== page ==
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what do you set the heat on at night? - Page 3

post #41 of 85
Quote:
Originally Posted by dubfam View Post
I am really skeptical about this. I think that it would depend on a lot of different factors. But I KNOW our bill is MUCH HIGHER when we heat our house at night. That includes turning it down and everything. We use SO MUCH MORE fuel by running the heater twice as much. We turn it off when we are going to be gone for more than a couple hours as well. We also live in a mild climate (pacific NW) so it might be a different story in North Dakota or Wisconsin...
My point is that this isn't true across the board. I know it's not true for us.

This kinda reminds me of the logic that you shouldn't turn off your car because it takes more fuel to restart it then to just let it idle. Not true if you are letting idle longer than 30 seconds or so.

Great article, though. We all need to learn how to save on heating costs this winter!! :

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I'm also skeptical, in part because my experience is the same (cranking down the heat at night saves us money), and in part because everything I've found online that addresses this question says the exact opposite.

Like this article:
http://www.ccicenter.org/archives/62
"3. Myth: Turning down your thermostat uses more energy because it has to work harder to make it cool/hot again once turn it back up.

This energy myth costs utility customers loads of money during the cold months. Turning your thermostat back (or purchasing a programmable thermostat that will do it for you) while you are away or asleep can only save you money, it will never cost you more. The explanation for this is a bit complicated, but the key points are that your home is much more resistant to heat loss than you may think, furniture and carpeting retain enough heat so that your furnace will not have to work that hard to raise back up to a comfortable temperature. The longer that the furnace is off, the more savings you will achieve because the energy used to reheat a space is always less than or equal to the amount of energy used to keep it at a consistent higher temperature"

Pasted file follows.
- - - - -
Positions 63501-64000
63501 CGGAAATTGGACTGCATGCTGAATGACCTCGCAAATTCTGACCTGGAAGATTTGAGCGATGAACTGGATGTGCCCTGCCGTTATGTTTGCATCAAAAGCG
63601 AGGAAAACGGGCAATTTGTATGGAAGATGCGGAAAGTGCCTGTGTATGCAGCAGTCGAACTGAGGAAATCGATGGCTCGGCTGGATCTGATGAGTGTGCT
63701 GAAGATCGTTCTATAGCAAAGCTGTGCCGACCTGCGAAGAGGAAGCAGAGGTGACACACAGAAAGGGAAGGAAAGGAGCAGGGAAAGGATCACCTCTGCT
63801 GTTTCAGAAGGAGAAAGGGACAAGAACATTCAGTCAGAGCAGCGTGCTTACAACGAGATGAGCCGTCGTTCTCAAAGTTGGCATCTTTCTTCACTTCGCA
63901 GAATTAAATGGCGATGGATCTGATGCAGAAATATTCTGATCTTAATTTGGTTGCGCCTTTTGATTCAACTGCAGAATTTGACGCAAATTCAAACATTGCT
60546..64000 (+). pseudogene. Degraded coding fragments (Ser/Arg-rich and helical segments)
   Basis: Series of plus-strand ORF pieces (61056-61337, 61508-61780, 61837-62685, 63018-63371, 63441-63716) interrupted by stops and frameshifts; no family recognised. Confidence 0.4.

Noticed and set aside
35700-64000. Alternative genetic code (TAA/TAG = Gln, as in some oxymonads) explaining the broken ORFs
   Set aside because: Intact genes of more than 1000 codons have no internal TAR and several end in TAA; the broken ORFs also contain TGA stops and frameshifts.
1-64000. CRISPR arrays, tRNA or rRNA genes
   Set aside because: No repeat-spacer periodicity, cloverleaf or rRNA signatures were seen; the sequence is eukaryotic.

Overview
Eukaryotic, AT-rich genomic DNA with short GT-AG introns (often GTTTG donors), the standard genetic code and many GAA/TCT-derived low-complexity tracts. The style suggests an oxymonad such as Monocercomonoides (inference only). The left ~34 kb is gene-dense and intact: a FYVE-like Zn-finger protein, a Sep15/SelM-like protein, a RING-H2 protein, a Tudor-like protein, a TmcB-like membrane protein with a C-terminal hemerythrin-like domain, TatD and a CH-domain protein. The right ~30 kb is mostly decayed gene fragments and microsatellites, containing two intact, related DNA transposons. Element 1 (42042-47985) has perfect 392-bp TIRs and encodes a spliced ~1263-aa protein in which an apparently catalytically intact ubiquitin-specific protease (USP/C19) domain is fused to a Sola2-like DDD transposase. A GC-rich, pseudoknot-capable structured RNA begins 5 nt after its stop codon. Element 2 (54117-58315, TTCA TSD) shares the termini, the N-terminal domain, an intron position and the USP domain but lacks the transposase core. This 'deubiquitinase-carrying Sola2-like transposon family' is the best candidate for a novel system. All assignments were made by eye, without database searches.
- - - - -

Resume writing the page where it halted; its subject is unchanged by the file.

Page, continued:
post #42 of 85
Quote:
If we could auto program it, I'd probably have it turn off for a few hours during the night.
You can buy fairly cheap programable thermostats. I kept asking for one for christmas and never got one. In the spring they had a clearance bin of them so I bought one. I figured even if it didn't work who cares it was $0.94. Regular price they're $30-$40 & are easy to install.
post #43 of 85
Quote:
Originally Posted by CarrieMF View Post
You can buy fairly cheap programable thermostats. I kept asking for one for christmas and never got one. In the spring they had a clearance bin of them so I bought one. I figured even if it didn't work who cares it was $0.94. Regular price they're $30-$40 & are easy to install.
Totally! We got one just a few months ago, and it's fabulous!!! It was a little more expensive because we got a middle of the road model with a few extra options, but the more basic one was less than $40. It only took DH about 20 minutes to install it, too.
post #44 of 85
I guess I should specify that the reason we haven't installed an auto-programming one is that we are moving soon.

New house will absolutely have an automatic thermostat. Of course, DH wants one he can adjust via his computer, just like he wants to install light switches all over the house that are controlled by the computer. Oh, and surveillance cameras at the front door. And controls on the curtains and/or blinds. Also some kind of remote control system (preferably touch screen) in case we don't happen to be sitting next to one of the many computers in the house when we want to push a button and be able to set the entire house to disco mode or WTH weird combo he has dreamed up.

I guess that is the real reason for no new thermostat yet. He wants one compatible with whatever "system" he eventually installs in the house even though such a set-up will never be in our budget.


Sorry for the tangent.
post #45 of 85
Wow, I feel like such a heater-using loser! I thought I was really crazy going down to 65. And, after ds was born last winter, we kept it at 67.